5. ^ Gunderson, L. & Holling, C.S. (Eds) (2001), "Panarchy: Understanding Transformations in Human and Natural Systems" (Island Press)
  6. ^ McNeely, J. A. (1994) Lessons of the past: Forests and Biodiversity. Biodiversity and Conservation 3, 3-20.
  7. ^ Gadgil, M. and Solbrig, O.T. (1972). Concept of r-selection and K-selection - evidence from wild flowers and some theoretical consideration. Am. Nat. 106, 14.
  8. ^ Long, T. and Long, G. (1974). Effects of r-selection and K-selection on components of variance for 2 quantitative traits. Genetics 76, 567-573.
  9. ^ Grahame, J. (1977). Reproductive effort and r-selection and K-selection in 2 species of Lacuna (Gastropoda-Prosobranchia). Mar. Biol. 40, 217-224.
  10. ^ Luckinbill, L.S. (1978). r and K selection in experimental populations of Escherichia coli. Science 202, 1201-1203.
  11. ^ Wilbur, H.M. (1974). "Environmental certainty, trophic level, and resource availability in life history evolution". American Naturalist 108: 805–816. doi:10.1086/282956.  
  12. ^ Barbault, R. (1987). Are still r-selection and K-selection operative concepts? Acta Oecologica-Oecologia Generalis 8, 63-70.
  13. ^ Kuno, E. (1991). Some strange properties of the logistic equation defined with r and K - inherent defects or artifacts. Researches on Population Ecology 33, 33-39.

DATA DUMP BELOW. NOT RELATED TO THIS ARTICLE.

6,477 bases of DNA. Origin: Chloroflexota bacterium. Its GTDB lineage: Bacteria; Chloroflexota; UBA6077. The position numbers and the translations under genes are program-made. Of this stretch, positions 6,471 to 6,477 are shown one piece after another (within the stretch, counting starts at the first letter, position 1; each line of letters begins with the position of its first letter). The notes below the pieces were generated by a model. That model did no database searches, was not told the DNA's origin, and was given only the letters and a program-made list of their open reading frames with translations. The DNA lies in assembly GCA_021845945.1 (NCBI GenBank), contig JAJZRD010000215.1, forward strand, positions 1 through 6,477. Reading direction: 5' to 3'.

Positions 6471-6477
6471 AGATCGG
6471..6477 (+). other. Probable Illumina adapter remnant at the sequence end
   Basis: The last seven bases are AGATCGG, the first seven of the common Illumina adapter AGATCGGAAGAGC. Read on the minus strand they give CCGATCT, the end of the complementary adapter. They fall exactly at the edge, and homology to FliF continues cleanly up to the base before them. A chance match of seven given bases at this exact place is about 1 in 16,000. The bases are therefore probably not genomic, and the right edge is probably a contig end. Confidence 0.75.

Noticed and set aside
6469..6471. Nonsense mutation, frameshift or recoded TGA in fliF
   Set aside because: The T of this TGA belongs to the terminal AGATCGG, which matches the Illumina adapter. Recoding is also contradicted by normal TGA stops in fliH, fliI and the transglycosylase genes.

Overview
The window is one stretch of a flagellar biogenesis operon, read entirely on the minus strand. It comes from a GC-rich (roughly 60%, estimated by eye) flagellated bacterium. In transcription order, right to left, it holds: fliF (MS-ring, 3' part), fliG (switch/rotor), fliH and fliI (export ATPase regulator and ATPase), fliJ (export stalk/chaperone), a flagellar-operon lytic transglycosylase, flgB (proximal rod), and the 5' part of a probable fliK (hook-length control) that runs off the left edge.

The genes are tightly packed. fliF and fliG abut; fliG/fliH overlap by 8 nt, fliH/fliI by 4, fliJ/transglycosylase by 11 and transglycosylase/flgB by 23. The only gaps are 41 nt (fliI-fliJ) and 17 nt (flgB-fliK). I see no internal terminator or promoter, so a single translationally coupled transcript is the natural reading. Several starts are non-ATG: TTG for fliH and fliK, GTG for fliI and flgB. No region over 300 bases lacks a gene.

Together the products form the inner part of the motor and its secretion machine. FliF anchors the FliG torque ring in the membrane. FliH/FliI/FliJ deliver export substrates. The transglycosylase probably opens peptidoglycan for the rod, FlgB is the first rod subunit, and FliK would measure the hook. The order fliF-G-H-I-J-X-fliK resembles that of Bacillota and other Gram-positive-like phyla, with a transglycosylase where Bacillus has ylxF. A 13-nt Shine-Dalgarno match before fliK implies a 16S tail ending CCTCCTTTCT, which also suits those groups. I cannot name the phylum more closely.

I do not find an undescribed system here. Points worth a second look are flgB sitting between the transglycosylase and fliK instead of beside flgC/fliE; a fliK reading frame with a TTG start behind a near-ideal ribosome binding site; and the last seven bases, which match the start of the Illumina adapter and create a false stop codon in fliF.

14. ^ Getz, W.M. (1993). Metaphysiological and evolutionary dynamics of populations exploiting constant and interactive resources - r-K selection revisited. Evolutionary Ecology 7, 287-305.
  15. ^ Stearns, S.C. (1977). "Evolution of life-history traits - critique of theory and a review of data" (PDF). Ann. Rev. Of Ecology and Systematics 8: 145–171. doi:10.1146/annurev.es.08.110177.001045. http://faculty.washington.edu/kerrb/Stearns1977.pdf.  
  16. ^ Caroli, L.; Capizzi, D. and Luiselli, L. (2000). "Reproductive Strategies and Life-history Traits of the Savi's Pine Vole, Microtus savii". Zoological Science 17: 209–216. doi:10.2108/zsj.17.209.  
  17. ^ Chikatsu, N.; Nakamura, Y., Sato, H., Fujita, T., Asano, S. and Motokura, T. (2002). "p53 mutations and tetraploids under r- and K-selection". Oncogene 21: 3043–3049. doi:10.1038/sj/onc/1205413.  
  18. ^ Okada, H.; Harada, H., Tsukiboshi, T. and Araki, M. (2005). "Characteristics of Tylencholaimus parvus (Nematoda: Dorylaimida) as a fungivorus nematode". Nematology 7: 843–849. doi:10.1163/156854105776186424.  
  19. ^ Hamer, A.J.; Mahony, M.J. (2007). "Life history of an endangered amphibian challenges the declining species paradigm". Australian Journal of Zoology 55: 79–88. doi:10.1071/ZO06093.  
  20. ^ Rushton, J. P. (1997). Race, Evolution, and Behavior: A Life History Perspective, Charles Darwin Research Institute, ISBN 0-9656836-2-1.
  21. ^ Barash, D.P. (1995). "Book review: Race, Evolution, and Behavior". Animal Behaviour 49: 1131–1133.  
  22. ^ Cernovsky, Z.Z. (1995). "On the similarities of American blacks and whites: A reply to J.P. Rushton". Journal of Black Studies 25: 672–679. http://www.euvolution.com/euvolution/blackwhite.html.